New Delhi, Sept. 8: The government plans to have a simpler tax law from 2008-09 that will ease payment procedures and strengthen evasion norms.
A panel comprising officials of the CBDT today submitted its ‘Report on Simplification of Income Tax Act, 1961’ to finance minister P. Chidambaram. The report among other things is on simplifying tax procedures, scaling down exemptions and fully implementing the exempt, exempt, tax (EET) norms.
The changes will, however, take place only from 2008 after approvals from the cabinet and Parliament.
“Hopefully, if everything goes well, we will have a brand new tax law by April 2008, subject to Parliament approving it well in time,” Chidambaram said. “It is not intended to amend the existing income tax act.”
The government wants to table the new taxation bill this fiscal for debate in Parliament and subsequent passage before April 2008.
The government wants more people under the tax net and to plug loopholes to help cut a yawning fiscal deficit that was 4.1 per cent of the GDP last year and projected to be little less than 4 per cent this year. Only 3 per cent of the total population pay taxes now.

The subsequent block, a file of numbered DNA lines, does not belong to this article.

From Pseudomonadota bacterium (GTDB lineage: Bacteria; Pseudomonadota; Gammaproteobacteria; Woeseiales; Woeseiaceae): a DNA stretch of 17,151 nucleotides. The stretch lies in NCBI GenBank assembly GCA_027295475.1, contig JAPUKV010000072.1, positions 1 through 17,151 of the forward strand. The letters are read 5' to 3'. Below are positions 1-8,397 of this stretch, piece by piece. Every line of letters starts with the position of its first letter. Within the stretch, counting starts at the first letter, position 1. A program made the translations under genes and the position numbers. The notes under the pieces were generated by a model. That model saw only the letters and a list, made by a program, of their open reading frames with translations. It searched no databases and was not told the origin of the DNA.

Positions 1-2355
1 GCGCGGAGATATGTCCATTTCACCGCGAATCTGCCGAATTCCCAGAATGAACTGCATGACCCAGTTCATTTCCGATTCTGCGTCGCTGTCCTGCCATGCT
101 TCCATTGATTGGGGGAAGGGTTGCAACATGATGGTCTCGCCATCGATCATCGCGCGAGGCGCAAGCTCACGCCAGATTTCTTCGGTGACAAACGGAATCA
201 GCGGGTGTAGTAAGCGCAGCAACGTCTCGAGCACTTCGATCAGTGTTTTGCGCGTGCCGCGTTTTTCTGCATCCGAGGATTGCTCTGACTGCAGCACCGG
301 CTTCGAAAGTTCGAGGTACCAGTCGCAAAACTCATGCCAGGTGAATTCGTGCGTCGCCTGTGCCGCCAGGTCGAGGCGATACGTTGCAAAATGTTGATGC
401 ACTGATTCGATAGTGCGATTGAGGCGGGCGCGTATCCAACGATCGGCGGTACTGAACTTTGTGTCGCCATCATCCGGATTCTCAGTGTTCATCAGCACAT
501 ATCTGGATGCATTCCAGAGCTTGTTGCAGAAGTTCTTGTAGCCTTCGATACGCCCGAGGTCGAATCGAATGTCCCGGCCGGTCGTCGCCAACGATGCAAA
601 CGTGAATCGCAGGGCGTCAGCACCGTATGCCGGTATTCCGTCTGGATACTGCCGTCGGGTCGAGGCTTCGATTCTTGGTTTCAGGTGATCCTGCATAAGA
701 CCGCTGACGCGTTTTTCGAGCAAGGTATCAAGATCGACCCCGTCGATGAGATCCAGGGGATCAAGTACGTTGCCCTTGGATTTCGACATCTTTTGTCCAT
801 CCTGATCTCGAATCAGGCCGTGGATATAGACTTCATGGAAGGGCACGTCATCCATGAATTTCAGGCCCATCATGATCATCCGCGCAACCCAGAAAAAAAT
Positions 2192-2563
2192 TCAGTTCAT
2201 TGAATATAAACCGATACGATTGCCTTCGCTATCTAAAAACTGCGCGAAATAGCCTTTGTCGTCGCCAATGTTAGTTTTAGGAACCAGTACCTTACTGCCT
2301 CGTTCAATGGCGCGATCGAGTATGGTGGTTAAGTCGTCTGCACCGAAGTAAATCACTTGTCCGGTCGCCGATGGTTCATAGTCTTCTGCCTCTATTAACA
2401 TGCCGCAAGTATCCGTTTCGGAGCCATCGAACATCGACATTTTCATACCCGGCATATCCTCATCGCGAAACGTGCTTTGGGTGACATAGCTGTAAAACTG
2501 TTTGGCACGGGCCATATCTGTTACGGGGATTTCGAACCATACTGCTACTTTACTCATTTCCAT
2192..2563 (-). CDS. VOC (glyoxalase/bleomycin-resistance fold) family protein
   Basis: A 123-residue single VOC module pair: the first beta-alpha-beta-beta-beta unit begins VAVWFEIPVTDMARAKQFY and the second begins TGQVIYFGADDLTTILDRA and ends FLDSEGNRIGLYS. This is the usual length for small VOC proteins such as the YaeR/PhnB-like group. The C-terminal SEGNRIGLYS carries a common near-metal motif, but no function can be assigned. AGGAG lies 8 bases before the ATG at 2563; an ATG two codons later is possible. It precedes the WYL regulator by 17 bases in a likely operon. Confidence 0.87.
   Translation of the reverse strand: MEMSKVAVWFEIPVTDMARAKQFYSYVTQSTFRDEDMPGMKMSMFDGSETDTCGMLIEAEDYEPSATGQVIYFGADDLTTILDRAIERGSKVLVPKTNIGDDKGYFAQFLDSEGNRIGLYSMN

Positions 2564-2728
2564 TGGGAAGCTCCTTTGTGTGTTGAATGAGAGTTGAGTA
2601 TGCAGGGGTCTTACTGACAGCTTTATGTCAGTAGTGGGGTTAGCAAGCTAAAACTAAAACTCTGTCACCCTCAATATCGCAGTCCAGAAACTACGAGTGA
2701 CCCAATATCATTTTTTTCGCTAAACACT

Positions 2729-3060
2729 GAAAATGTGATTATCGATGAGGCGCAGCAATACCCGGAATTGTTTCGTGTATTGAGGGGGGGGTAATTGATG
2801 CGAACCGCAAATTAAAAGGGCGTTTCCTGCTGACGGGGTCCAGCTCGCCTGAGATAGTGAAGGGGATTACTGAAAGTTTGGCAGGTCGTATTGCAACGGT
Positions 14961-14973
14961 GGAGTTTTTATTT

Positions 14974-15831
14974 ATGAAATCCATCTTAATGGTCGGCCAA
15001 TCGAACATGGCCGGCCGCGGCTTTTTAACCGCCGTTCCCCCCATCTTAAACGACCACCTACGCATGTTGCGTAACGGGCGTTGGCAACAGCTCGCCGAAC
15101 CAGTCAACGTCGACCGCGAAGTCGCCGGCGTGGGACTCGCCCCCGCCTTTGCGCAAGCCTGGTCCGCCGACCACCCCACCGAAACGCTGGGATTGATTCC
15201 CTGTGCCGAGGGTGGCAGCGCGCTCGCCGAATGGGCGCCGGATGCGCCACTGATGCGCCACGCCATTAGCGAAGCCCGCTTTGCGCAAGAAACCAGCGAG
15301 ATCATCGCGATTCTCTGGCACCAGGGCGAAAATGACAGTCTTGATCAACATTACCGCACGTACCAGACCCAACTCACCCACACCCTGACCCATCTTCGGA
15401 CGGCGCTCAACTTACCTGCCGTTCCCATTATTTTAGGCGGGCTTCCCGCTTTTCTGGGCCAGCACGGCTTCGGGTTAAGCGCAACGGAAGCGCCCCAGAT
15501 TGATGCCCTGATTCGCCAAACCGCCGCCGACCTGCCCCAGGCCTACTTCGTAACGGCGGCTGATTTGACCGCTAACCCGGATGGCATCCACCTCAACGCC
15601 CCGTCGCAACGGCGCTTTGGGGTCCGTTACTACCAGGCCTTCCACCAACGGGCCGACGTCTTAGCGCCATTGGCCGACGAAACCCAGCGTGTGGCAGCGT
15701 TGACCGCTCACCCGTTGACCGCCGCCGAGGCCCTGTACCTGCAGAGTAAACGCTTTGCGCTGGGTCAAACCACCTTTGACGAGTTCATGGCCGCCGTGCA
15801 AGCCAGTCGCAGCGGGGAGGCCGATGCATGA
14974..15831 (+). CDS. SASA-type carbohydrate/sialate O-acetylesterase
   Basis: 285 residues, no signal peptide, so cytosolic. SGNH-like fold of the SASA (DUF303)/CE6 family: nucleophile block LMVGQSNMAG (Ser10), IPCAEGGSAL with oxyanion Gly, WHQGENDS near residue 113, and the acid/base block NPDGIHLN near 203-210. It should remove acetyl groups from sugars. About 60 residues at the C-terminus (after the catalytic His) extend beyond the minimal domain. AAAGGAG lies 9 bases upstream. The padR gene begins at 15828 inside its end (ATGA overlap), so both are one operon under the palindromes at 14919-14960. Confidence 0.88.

The report said the laws on income tax, wealth tax and fringe benefit tax should be combined under a proposed “direct taxes code bill”.
It suggests simpler language and removing redundant provisions and inconsistencies from the law books.
However, the details of its recommendations were not made public.
The report replaces the terms “previous year” and “assessment year” with “financial year”.
The report was prepared by CBDT officials after Chidambaram, in the budget for 2005-06, said the income tax act would be simplified and a new bill introduced in Parliament.
Sources said several exemptions available to charities, educational institutions and others would end.
Government officials said the target was higher collections and greater coverage by implementing a tax code that will leverage the advances made in information technology such as data mining.
The government is likely to impose differential taxes on savings, when they are withdrawn under a planned EET regime, depending on the lock-in period of the saving.
Officials said investments in tax saving instruments for a period of at least a decade, such as pension funds, provident funds or long term infrastructure bonds, will attract a lower rate on a par with the lowest tax slab.
The difference is to induce people to save longer. Long- term investments are channelled into infrastructure which fits with the government’s plans to shovel more funds into the core sector.
Only new savings and fresh investments in recurring savings, such as provident fund and pension, will be taxed at the time of withdrawal. Older investments made before the law is passed will remain exempt.